What went well, and what did not go so well this year? What could you have done better and what lessons have you learned along the way. And will you be prepared to take the necessary action steps to ensure you do not experience a repeat of the negative stuff.
A great place to start, as with any project, is to get clear as to what it is you would like to have, be or do for the future.
Ben Stein advises thus: ‘The indispensible first step to getting the things you want out of life is this: decide what you want.’
Of course the more clearly you can visualise your dream, the more likely you are to begin the process of becoming more successful.
And in Sam Horn’s book ‘POP – Stand out in any crowd’; Yogi Berra cautions; ‘ If you don’t know where you’re going, you’ll end up somewhere else.’
Which in a way is the advice given in Alice in Wonderland: ‘If you don’t know which path you are following, then any path will do.’
Napoleon Hill talks about having a ‘burning desire’. A burning desire will lead you on to greater and better things. However this often requires that you get clear, you set goals and you keep going until you succeed.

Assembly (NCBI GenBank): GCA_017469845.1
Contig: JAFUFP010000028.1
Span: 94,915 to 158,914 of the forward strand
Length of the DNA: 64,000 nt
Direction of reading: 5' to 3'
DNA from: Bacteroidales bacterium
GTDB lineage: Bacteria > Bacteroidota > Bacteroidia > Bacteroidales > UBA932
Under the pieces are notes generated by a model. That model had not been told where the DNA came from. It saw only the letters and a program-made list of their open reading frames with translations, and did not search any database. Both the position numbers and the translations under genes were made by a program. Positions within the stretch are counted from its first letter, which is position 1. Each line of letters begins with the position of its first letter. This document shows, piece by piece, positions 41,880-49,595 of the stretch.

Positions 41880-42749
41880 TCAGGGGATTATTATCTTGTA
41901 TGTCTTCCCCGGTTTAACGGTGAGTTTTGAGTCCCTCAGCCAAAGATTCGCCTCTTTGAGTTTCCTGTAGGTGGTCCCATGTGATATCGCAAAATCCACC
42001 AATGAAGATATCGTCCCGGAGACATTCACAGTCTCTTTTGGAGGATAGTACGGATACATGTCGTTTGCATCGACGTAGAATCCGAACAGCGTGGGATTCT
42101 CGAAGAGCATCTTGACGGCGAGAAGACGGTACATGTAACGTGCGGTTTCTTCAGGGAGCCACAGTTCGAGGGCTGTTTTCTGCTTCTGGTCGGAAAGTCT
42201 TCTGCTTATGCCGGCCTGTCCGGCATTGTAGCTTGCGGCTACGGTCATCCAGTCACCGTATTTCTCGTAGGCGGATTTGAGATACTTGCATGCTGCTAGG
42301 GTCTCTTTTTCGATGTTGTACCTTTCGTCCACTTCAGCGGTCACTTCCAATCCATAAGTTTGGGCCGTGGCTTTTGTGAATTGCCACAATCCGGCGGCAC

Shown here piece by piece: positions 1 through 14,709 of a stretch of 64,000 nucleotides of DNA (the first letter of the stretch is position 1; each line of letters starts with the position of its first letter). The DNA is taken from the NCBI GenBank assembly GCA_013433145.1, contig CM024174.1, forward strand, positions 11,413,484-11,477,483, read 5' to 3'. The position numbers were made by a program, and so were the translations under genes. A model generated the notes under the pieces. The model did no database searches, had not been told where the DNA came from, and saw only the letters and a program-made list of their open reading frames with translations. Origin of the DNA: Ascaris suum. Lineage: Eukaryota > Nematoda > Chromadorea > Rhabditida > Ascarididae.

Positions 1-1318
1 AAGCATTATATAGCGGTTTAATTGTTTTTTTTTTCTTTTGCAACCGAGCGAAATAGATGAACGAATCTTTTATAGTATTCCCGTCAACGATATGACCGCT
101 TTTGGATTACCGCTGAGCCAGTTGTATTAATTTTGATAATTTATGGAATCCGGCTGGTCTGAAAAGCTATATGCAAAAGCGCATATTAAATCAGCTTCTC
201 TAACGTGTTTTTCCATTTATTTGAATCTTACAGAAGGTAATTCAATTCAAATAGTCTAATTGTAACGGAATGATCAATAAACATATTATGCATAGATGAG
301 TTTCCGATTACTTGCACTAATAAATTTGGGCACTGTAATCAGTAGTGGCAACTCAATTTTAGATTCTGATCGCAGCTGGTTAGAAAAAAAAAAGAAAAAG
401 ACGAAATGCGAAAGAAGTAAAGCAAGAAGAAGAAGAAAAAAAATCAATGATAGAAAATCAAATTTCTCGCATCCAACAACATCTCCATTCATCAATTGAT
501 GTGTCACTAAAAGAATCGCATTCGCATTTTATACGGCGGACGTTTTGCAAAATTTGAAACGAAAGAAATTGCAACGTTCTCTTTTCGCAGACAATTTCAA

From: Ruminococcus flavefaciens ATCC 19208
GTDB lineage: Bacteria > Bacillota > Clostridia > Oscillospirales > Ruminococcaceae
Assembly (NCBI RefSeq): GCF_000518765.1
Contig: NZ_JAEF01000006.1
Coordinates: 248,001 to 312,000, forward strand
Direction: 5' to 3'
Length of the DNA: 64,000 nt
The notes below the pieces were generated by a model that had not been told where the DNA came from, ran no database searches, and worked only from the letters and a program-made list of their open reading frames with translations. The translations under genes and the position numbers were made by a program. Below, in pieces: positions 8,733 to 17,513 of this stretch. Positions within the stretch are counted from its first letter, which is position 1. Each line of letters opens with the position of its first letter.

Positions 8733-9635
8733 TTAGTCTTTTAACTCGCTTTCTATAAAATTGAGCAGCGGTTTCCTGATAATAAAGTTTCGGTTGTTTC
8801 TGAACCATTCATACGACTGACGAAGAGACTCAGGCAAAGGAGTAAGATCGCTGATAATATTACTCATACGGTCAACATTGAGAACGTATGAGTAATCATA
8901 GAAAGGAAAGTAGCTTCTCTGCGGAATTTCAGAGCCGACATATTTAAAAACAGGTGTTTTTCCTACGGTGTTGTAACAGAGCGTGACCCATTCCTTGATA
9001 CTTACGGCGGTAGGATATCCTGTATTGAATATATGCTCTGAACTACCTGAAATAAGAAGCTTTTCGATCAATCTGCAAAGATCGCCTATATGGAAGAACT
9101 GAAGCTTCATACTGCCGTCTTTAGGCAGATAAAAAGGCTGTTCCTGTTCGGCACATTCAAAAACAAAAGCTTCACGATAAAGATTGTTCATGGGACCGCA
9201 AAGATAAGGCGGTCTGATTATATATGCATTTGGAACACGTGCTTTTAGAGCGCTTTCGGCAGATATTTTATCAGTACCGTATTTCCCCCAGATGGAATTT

You will go down a blind alley or two. You may invest in a particular programme or book or course only to discover that it was not the ‘right one’ for you. What you will have gained from this though is more clarity; you keep going with a little more certainty and determination.
It is my goal to be as helpful as I can to get you over the start line toward a better life – whatever that may mean for you.
It is why I am a life coach.
So remember: perseverance always wins!
Take some time out, have a good old think about things and write some ideas down. Let those ideas circulate for a while or share them with someone who knows you well; maybe they’ll have something valuable to add.
Then begin to create a plan.
Make a decision that no matter what, 2012 will be better than 2011, and 2013 will be better again!